Enjoying university with a disability

calendarSeptember 8 2020

Charlotte Smith took the leap back into education aged 21. But studying for a degree and navigating daily life with a disability presented her with a challenge unlike any other. As she embarks on the final year of her studies, she reflects on her university experiences and how they have changed her for the better.

The sky is indeed the limit!

University was never a part of my life plan. For a long time, I never had one. The only thing I had been certain of, in fact, was that it wasn’t for me. Having watched my sister move to a whole new city to study for her own degree, I never even considered the possibility that it was something I was capable of. For one thing, I didn’t feel ‘academic’ enough, but I had also become firmly settled in my comfort zone. I felt safe at home – and with a lifetime of experience of Cerebral Palsy, I knew how to cope. Adding a new place into the mix just felt too scary.

Charlotte poses smiling for the camera.

Over the years, I slowly became aware of the so called ‘limits’ in my physical abilities. But that didn’t translate into every part of my life. It occurred to me that I could be what some might call ‘university material’ – maybe I just didn’t know it yet. I applied out of pure curiosity, without any idea where that decision would take me. Two years on, I can safely say that it’s been the biggest adventure. Admittedly, a degree can take over your life, but in some ways, it’s also given me a better one.

A new home in halls…

Adjusting to student life isn’t always easy. Balancing that with the daily challenges of a disability can make it even tougher. I was used to taking on challenges, but nothing quite to this scale. Living away from home with new people in a new place and managing a disability felt very overwhelming. But, for the first time, I wasn’t experiencing those feelings alone.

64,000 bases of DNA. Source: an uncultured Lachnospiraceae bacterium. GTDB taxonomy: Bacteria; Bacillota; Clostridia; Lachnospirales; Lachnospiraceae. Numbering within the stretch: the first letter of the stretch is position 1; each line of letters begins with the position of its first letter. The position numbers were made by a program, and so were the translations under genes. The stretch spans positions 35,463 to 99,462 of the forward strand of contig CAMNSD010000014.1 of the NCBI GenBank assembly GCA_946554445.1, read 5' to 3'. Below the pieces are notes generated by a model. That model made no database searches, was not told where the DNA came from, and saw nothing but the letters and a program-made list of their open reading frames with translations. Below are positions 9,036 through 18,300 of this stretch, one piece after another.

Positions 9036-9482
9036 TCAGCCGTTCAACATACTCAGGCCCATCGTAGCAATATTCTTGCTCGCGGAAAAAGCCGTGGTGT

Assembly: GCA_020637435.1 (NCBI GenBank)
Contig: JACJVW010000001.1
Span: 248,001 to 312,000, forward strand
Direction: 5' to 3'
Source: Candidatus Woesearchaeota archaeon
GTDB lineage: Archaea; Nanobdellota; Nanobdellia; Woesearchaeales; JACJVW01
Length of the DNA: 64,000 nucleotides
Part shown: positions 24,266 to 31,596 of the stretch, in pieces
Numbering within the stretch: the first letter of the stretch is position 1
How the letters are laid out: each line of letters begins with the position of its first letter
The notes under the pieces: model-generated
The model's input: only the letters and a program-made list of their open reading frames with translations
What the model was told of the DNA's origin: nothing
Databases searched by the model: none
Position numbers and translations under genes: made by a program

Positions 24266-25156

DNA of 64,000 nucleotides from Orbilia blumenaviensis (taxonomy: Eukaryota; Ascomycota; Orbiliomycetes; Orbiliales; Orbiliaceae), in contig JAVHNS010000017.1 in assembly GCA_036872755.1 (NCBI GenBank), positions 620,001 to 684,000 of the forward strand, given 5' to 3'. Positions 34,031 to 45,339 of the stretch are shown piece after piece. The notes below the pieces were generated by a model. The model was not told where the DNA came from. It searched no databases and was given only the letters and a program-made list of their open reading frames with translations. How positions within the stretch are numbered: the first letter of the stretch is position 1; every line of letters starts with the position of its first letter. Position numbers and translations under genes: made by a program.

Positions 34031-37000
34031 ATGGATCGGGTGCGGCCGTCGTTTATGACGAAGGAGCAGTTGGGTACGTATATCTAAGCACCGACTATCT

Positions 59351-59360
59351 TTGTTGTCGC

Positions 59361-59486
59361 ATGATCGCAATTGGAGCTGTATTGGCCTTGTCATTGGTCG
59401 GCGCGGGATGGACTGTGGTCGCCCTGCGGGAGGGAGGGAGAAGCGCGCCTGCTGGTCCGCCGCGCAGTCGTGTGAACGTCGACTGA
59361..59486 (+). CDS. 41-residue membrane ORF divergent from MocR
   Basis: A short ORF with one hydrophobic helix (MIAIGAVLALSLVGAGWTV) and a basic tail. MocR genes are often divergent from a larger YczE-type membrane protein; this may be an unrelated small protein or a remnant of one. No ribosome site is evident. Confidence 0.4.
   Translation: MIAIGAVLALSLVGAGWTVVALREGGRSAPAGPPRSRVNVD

Throughout my university experience, I’ve crossed paths with so many others in the same position as myself. I share an accessible flat in halls with other people who have disabilities, which has been an incredible learning opportunity. What I knew of disability had been limited to my personal experience, but it’s reminded me that what I felt as a young child was valid. Despite the fact we came from different places and had different experiences of disability, we were the same in others. Looking back now, I met some of my closest university friends in halls, and the flat itself was a huge advantage. Not only has my confidence grown but I’ve now gained a level of independence… and housework!

Expectation vs Reality

No one is invincible of course, and that is a lesson I learnt very early on in my journey. My degree commitments were now combined with the responsibilities that come with living alone, and this quickly became exhausting. So, it was all the more important to manage my expectations. Being unable to walk long distances, coupled with balance issues and fatigue, I wasn’t going to be able to do it all – especially not without incorporating regular breaks.

If there’s one thing I admire about my younger self, it’s my determination. Growing up, the support I did have, I simply resisted as much as possible. My desire to be just the same as my peers meant I would push myself to my absolute limits – because I wanted to be just like them. Somehow, I forgot that in many ways, I was. With a little access help, I could, and still do, manage life just fine.

A young Charlotte (about 6) rides a toy pony in a park. She is wearing shorts and you can see her leg splint
#disability #cerebralpalsy.

It’s probably thanks to that determined young girl that I am able to do as much as I can now. My increased stamina now means that I don’t have to rely on aids like my wheelchair to move around. But I still do have to ask for help from time to time. And for the first time in my life, I have proper support in place at university that allows me to thrive.

Asking for help is not a sign of weakness